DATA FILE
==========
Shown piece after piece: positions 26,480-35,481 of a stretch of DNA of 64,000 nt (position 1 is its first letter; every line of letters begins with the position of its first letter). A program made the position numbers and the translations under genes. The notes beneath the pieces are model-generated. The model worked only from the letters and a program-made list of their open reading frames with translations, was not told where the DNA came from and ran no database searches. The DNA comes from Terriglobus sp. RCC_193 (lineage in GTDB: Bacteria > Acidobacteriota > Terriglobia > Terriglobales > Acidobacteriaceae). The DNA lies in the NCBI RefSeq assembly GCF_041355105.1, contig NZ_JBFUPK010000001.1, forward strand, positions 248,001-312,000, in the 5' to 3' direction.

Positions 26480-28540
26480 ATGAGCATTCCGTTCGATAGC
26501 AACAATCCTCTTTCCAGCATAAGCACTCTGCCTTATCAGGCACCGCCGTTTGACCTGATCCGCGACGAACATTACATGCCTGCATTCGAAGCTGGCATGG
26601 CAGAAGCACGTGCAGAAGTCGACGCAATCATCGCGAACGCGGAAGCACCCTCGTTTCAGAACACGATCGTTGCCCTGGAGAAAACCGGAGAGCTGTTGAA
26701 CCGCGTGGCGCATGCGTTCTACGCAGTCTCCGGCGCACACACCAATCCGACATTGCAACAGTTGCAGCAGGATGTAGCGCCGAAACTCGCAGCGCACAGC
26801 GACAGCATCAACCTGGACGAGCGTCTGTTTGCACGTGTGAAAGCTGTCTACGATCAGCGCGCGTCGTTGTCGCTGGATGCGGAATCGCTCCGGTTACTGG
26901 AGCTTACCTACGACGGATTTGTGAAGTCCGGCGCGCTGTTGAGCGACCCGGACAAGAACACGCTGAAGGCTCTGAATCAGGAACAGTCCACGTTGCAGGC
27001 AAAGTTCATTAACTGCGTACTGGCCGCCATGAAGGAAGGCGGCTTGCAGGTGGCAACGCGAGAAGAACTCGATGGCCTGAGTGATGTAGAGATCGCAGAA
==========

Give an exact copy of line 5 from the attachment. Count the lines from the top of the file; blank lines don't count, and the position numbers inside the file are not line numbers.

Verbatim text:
26601 CAGAAGCACGTGCAGAAGTCGACGCAATCATCGCGAACGCGGAAGCACCCTCGTTTCAGAACACGATCGTTGCCCTGGAGAAAACCGGAGAGCTGTTGAA